According to the Law Society of New South Wales, workplaces need to wise up in the ways they deal with complaints of harassment and bullying.
The issue of retaining talent in law, especially women lawyers, relies on workplaces that are committed to dealing with discrimination.
That is the message of Law Society of NSW president Pauline Wright, who last week urged employers to ensure that their organisations do not “tacitly permit or tolerate a culture of sexism, harassment or bullying”.
The appeal to properly address discrimination in the profession comes over a year after the launch of the Law Society’s Charter for the Advancement of Women. Since it was launched in October 2016, the initiative has received the support of 179 signatories.
The charter was established to promote and support strategies to retain women in the legal profession.
“Power imbalances in the workplace can make reporting concerns or incidents difficult,” Ms Wright said.
“Women can face further trauma when their complaint is dismissed, rejected or disbelieved.”
Ms Wright underscored the importance of bosses nurturing a culture of openness and safety, where people felt supported in raising their concerns or making a complaint. While the introduction of formal strategies and processes were important key steps, the Law Society president added that those measures were not enough on their own.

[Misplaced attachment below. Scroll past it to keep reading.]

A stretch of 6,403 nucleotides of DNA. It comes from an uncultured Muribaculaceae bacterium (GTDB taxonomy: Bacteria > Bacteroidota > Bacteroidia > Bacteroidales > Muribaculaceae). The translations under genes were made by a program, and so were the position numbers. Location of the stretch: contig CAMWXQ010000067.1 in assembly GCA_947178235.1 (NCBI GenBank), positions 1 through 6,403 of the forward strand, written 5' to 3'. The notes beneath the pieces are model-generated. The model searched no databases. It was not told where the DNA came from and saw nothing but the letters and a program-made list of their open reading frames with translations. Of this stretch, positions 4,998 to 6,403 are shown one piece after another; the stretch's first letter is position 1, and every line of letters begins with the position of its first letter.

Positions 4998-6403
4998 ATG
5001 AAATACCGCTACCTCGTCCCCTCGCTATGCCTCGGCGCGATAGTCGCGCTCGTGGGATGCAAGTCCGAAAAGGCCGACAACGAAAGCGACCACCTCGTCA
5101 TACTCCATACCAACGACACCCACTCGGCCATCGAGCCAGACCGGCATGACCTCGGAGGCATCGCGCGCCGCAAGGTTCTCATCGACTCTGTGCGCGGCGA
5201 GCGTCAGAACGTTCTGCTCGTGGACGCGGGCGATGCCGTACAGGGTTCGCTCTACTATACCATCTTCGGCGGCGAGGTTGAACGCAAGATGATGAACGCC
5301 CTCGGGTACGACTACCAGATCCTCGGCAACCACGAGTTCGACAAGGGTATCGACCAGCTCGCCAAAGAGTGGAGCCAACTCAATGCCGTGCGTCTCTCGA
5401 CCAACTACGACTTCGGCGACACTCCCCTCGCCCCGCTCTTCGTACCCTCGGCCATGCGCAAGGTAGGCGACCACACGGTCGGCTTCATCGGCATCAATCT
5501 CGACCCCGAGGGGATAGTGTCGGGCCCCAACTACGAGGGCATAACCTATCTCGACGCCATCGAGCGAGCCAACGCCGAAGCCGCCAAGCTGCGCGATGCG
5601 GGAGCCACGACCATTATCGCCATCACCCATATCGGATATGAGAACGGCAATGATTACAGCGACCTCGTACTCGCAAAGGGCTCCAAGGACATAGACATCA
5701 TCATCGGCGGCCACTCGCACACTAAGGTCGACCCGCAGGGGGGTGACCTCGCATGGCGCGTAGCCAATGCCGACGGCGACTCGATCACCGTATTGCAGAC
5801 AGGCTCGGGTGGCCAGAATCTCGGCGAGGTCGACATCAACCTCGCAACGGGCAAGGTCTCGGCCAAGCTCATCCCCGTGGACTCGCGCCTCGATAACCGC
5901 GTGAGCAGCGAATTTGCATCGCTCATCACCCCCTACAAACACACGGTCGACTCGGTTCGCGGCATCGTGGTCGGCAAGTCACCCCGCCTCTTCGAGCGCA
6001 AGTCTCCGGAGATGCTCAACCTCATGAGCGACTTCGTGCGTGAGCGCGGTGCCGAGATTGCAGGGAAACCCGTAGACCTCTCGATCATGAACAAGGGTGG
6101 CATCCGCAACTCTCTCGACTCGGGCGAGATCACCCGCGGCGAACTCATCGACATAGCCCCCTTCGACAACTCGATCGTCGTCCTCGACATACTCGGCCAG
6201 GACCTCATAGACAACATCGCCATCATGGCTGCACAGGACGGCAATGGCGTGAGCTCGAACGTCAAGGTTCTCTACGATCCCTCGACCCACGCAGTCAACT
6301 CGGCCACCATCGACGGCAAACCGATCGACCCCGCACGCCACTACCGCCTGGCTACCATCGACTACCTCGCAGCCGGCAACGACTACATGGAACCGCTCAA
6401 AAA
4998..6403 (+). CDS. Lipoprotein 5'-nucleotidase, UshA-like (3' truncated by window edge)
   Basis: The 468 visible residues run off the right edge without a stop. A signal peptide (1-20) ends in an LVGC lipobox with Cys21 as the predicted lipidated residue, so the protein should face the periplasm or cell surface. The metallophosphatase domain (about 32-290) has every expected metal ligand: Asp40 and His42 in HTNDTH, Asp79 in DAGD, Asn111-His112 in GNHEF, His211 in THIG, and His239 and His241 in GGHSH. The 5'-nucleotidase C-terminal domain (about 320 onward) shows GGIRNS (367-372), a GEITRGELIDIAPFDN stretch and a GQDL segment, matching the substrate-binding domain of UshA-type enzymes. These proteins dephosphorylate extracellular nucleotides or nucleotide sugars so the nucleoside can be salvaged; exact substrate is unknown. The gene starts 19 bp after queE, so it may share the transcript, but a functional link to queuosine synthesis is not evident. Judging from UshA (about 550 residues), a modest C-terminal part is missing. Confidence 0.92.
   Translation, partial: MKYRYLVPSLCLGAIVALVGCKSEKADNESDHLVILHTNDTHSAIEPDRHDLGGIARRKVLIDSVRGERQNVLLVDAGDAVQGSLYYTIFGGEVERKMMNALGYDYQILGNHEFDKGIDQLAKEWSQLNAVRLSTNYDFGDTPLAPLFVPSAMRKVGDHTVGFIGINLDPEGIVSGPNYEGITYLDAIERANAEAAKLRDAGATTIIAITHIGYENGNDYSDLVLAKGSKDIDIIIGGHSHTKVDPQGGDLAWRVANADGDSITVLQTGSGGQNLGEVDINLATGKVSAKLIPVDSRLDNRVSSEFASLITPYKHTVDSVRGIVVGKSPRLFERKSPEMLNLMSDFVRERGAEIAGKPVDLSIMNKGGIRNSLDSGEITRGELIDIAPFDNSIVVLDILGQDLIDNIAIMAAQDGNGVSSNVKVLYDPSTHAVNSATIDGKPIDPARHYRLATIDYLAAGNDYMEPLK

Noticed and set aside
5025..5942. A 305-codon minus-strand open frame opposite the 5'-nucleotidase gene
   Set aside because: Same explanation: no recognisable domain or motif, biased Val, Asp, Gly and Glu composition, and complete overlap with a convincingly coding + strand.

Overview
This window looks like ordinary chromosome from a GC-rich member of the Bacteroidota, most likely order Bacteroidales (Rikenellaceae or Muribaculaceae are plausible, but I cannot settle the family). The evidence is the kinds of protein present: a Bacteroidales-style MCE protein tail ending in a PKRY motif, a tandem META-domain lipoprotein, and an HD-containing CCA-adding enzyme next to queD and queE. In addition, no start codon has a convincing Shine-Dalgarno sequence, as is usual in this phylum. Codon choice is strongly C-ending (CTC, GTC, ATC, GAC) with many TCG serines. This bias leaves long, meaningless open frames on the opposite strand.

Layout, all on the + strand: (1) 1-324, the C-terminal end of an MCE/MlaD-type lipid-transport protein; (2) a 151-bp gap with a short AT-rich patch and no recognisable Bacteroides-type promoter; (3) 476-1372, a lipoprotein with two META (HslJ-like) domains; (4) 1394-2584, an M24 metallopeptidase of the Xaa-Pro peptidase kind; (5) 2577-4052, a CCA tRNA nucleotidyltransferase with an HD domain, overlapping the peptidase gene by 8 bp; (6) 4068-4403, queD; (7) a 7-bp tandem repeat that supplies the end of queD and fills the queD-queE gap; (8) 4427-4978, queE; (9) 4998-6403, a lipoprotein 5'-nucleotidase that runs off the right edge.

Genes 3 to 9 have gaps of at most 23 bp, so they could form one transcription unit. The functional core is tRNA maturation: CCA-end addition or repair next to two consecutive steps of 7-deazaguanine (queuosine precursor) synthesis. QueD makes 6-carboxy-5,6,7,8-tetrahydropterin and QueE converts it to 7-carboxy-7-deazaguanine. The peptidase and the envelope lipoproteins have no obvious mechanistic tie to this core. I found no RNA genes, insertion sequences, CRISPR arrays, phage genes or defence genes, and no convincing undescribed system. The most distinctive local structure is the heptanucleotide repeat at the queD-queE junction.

A panel of eminent women leaders in law discussed similar challenges that the legal profession had to overcome before it could claim there was true equal opportunity for both men and women.
The conversation was timely following salacious allegations in October that Sydney barrister Charles Waterstreet sexually harassed a 21-year-old law student employed as a paralegal in his chambers. Mr Waterstreet strenuously denied the claims of lewd and inappropriate conduct against Sydney law student Tina Huang and published a statement defending his position in the Sydney Morning Herald.
Ms Wright suggested that properly dealing with discrimination in the legal profession was a crucial component of any strategy to attract and retain talented female staff.
“Some women may not even recognise when they have been sexually harassed, perceiving it only to involve physical acts such as unwanted touching rather than other offensive, humiliating or intimidating behaviour including staring, suggestive comments, unwanted invitations or intrusive questions,” she said.